APPROXIMATELY half of the lawmakers in the last three Congresses were preceded and succeeded by their relatives, research by the Varsitarian has found.
There have been 85 political families whose names have been in and out of the Congress since 2010. Seventy-two families have lorded it over in the House of Representatives, and in the Senate, 13.
“Not one legislation can save it,” Edmund Tayao, political analyst and political science professor in the Faculty of Arts and Letters, said in an interview. “It is a problem of our [current political] system [and landscape].”
Tayao noted the passage of the Sangguniang Kabataan Reform Act of 2015, the first law in the country with an anti-dynasty provision, but said it was not enough change the system.
The Sangguniang Kabataan or youth council reform, under Republic Act 10742, prohibits the election of a member related to any official in the local government within the second degree of affinity.
Dennis Coronacion, chairman of the UST political science department, said an anti-dynasty law could help in promoting a healthy democracy because it goes against the “principle of democracy that everyone should take turns in governing.”
“If we’re just going to undertake the right reforms needed in legislation, I think we’ll be able to reduce political dynasties in Congress, in the local offices,” he said.
Calling dynasties a “tradition,” Coronacion said inheriting a government office was not new and could be hard to eradicate.
“[Political dynasties] are not contributing to the development of democracy. If you want a healthy democracy, then you should do away with the existence of political dynasties,” Coronacion said.
According to a 2016 study by Ronald Mendoza, Ateneo School of Government dean, about 70 percent of the 15th Congress came from dynasties and dominated major but weak political parties.
“This concentration of power by political dynasties produces a non-competitive political system and, in some cases, underpins the restraints, if not the mechanisms for reversals, on growth and equity-enhancing as well as poverty-reducing reforms.” Mendoza said.
Coronacion said the continuous dominance of political families in the two houses of Congress could be attributed to the lack of competent political parties.
“Kasi if the criterion for [the nomination of the candidate] happens to be `yung membership in the family, it’s really a bad way of choosing our government leaders kasi it’s not based on competence. It’s based on blood ties.”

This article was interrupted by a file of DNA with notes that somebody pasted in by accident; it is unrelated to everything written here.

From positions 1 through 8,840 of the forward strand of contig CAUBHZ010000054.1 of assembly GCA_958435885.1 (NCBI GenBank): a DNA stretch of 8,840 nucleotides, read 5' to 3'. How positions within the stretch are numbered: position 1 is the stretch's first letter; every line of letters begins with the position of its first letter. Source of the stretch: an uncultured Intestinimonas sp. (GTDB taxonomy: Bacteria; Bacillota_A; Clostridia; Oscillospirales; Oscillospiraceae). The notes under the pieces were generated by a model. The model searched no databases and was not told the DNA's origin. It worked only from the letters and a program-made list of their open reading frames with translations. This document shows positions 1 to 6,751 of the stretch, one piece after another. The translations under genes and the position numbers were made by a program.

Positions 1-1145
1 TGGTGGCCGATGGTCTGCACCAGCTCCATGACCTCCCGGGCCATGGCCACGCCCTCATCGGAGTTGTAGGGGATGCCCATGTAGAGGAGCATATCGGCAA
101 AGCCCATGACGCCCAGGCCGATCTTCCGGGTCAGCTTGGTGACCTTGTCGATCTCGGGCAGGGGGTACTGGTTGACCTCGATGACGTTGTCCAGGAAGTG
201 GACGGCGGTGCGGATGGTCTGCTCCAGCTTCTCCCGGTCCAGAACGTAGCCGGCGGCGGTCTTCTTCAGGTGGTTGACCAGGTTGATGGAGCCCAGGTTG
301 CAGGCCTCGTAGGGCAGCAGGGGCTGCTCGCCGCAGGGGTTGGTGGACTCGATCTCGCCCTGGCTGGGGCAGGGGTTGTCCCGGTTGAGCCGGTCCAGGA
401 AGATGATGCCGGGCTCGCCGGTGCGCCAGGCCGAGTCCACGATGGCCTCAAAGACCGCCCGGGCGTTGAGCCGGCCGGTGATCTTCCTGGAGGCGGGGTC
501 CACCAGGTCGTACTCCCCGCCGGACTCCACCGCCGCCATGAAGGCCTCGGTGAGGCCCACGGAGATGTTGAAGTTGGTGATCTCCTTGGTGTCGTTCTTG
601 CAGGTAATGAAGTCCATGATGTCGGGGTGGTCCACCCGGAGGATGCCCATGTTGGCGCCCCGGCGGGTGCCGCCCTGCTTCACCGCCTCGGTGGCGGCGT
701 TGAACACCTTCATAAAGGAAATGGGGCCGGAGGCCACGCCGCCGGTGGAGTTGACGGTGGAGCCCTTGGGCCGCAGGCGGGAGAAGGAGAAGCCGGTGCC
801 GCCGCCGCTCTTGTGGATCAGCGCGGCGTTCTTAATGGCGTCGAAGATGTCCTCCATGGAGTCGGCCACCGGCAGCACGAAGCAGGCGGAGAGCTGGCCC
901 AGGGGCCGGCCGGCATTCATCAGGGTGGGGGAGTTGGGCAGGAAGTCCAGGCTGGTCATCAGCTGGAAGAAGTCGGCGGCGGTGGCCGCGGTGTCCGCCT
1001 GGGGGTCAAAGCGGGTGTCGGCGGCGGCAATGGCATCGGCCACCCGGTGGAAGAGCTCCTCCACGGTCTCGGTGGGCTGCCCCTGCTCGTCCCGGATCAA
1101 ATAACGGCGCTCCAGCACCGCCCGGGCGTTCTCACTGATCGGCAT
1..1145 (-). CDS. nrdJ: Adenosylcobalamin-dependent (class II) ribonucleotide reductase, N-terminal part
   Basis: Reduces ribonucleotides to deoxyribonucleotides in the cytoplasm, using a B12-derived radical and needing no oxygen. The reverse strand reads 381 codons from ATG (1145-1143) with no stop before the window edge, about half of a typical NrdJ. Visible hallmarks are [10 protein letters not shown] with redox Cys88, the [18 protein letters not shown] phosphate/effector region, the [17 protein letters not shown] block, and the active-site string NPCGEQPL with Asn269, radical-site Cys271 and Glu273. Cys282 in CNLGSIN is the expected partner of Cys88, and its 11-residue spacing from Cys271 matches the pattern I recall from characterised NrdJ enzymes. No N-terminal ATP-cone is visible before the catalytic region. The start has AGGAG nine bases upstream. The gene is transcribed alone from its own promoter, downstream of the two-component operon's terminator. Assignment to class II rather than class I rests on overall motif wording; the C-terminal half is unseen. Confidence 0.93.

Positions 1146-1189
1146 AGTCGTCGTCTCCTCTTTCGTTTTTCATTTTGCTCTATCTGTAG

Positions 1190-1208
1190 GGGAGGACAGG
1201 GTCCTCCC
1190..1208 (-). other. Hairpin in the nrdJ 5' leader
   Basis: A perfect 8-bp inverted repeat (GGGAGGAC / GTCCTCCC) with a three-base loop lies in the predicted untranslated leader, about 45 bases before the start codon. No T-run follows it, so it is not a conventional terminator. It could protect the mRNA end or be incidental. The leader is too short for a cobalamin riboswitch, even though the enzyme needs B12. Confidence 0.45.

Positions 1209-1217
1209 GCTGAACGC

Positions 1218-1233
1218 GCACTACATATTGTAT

Political parties that nominate candidates do not have a proper vetting process, Tayao said.
“You can’t really expect good candidates or qualified candidates to run for office. Either they are scions of a political family or very popular political personalities or, not even political personalities, but media personalities,” Tayao added.
One of the oldest political names is the Osmeña family. Former president Sergio Osmeña, who was a lawmaker during the First Philippine Republic in 1899, was the first to build a dynasty. Tomas Osmeña was elected in the 15th Congress as 2nd district representative of Cebu. Two Osmeñas have been elected senator after the Marcos regime: John Osmeña and Sergio Osmeña III.
The Aquinos have a long staying power in Congress, with members of the family elected 13 times in different periods in the history of Congress. Sen. Paolo Benigno “Bam” Aquino IV was elected senator in the 17th Congress.
Unhealthy for democracy
Coronacion said it was unhealthy for a democracy to have political dynasties because there was “no level playing field” for other leaders to secure seats in Congress.
“If you’re an ordinary person and you’re up against a political family, medyo lugi ka kasi they have all the resources and you don’t have what they have. So, kung mananalo ka man, there is a remote possibility,” he said. “In other words, it goes against the principle of democracy that everyone should take turns in governing.”
Cleve Arguelles, chairman of the UP Manila Political Science department, said that if the same people get elected or run for office, others would be crowded out.
“Once elections are no longer competitive, political dynasties are no longer incentivized to respond to the interests or demands of the electorate so it also distorts the quality of representation,” Arguelles said. L.C. L. PENERA
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